for the Red Cross. The drive had
been for $100,000.
(Br XL O. SELLERS, Acting- Director of
the Sunday School Course in the Moody
Bible Institute of Chicago.)
(Copyright. 11T. Vatm Wwiptpw TTMon.
GOLDEN TEXT Also I heard the voice
of the Lord saying-. Whom shall I send,
and who will go for us? Thorn said I.
Here am I; send sua. In. 6:8.
The lesson committee now turn for
ft third quarter's lesson to a series of
studies In the Old Testament as found
In II Kings, Ezra and Nehemiah. As
an introduction, they have chosen this
chapter In the book of Isaiah.
Isaiah prophesied In the latter half
of Uzziah's reign, B. C. 760 and down
to the .early years of the reign of
Manasseh about B. C. 694 (ch. 1:1).
This event took place probably B. C
755. , The place was Jerusalem ; the
kingdom of Israel was still In exist
ence (for 33 years longer) being ut
terly destroyed in B. C. 721. The
name Isaiah means "the salvation of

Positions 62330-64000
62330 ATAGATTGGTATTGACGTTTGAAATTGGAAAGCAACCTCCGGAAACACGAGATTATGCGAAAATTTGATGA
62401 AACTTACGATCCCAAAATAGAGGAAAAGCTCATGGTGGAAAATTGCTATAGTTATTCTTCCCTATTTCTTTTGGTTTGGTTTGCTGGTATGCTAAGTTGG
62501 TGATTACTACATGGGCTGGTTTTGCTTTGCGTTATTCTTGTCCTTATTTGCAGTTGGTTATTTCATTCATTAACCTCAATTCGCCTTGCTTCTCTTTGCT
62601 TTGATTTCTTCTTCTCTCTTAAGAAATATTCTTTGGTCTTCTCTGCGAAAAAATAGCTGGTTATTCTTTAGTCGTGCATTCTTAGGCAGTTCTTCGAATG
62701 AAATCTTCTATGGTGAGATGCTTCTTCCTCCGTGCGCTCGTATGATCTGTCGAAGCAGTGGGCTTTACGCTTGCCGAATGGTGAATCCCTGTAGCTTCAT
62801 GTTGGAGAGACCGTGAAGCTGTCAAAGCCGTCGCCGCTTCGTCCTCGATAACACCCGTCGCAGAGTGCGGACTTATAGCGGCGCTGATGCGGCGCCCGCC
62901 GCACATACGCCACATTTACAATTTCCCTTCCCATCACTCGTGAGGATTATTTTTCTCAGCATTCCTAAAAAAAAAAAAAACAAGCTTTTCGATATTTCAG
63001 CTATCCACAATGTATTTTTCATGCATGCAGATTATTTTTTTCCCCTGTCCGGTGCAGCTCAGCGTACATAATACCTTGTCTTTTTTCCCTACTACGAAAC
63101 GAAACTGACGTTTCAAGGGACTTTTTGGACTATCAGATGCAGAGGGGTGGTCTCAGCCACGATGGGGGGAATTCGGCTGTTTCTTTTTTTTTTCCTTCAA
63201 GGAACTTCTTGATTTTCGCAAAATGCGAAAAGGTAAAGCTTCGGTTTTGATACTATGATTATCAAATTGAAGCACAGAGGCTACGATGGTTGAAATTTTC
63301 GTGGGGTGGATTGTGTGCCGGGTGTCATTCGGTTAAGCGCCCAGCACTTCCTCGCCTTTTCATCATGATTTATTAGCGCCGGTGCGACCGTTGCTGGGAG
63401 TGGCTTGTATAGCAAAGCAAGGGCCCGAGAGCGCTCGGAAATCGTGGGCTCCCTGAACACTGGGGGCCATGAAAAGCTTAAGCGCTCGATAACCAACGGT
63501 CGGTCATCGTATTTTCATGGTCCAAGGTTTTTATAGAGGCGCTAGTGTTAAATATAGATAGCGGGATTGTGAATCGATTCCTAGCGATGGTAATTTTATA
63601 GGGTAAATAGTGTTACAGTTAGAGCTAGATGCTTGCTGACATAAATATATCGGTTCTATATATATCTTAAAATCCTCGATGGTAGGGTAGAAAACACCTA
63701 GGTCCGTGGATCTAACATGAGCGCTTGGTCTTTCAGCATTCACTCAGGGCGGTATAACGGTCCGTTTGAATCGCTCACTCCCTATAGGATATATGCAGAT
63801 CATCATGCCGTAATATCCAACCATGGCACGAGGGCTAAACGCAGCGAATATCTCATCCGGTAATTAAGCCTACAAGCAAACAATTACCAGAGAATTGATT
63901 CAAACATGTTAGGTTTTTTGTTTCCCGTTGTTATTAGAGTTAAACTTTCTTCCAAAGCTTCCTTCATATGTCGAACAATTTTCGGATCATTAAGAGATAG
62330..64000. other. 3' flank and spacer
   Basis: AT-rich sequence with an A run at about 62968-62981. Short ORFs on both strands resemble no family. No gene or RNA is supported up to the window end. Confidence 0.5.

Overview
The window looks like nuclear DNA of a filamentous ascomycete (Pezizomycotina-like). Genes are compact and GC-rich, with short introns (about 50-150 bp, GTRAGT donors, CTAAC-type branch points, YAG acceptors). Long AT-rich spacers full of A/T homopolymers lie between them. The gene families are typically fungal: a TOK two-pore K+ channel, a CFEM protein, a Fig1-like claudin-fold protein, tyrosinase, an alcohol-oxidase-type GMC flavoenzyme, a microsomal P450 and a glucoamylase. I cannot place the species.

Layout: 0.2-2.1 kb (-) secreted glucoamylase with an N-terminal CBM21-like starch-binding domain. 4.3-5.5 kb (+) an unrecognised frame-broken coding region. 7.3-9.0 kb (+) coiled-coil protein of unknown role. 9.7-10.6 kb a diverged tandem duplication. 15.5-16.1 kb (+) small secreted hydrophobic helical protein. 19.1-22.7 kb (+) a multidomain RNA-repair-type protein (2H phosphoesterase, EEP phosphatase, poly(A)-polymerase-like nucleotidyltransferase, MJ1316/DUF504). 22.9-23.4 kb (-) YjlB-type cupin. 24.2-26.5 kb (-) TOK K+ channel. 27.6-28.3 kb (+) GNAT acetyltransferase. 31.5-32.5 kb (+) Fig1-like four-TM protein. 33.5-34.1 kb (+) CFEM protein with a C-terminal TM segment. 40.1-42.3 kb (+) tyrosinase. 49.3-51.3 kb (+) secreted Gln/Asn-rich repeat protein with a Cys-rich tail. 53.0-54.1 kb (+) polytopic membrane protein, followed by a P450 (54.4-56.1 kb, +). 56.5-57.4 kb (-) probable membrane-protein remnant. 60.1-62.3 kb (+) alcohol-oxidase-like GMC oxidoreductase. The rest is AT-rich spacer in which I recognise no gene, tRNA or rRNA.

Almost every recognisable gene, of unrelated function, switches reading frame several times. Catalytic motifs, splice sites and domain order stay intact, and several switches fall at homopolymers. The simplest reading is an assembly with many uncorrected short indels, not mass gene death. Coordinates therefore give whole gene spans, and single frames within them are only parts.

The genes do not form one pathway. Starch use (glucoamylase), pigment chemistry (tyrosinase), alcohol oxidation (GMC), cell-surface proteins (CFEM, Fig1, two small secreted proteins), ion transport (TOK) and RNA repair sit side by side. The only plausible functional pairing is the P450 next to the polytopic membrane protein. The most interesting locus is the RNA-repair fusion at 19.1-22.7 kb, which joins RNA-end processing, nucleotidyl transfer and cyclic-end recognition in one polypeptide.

Jehovah:' his wife Is called "the
prophetess ;" two of his sons are
named and his social position was high,
as shown by his Intimacy with kings.
Isaiah lived in troublous times. He
was a reformer seeking to rescue his
nation from the sins growing out of
their disobedience to God. He was
the leading statesman of his time, the
greatest of the prophets, an author,
a heroic, single-minded, patriotic, fear
less, undaunted man of great personal
power and Influence. He was a proph
et of hope; he wrote out of his long
life of faithfulness and fellowship with
God. The book of Isaiah falls Into
two great divisions; chapters 1-39 be
ing chiefly historical. Interspersed with
songs and poems; chapters 40-66 are
a collection of prophecies that have
to do chiefly with the return from
the Babylonian exile and the days of
future glory for the kingdom of God.
I. Visions (w. 1-4). As we have
said, Isaiah prophesied in a time of
great need. The prophet was very
much discouraged. In this passage he
locates his vision, at a special time
and place (ch. 1:1). Every man's
great need today- is a real vision of
God. We are not so much in need of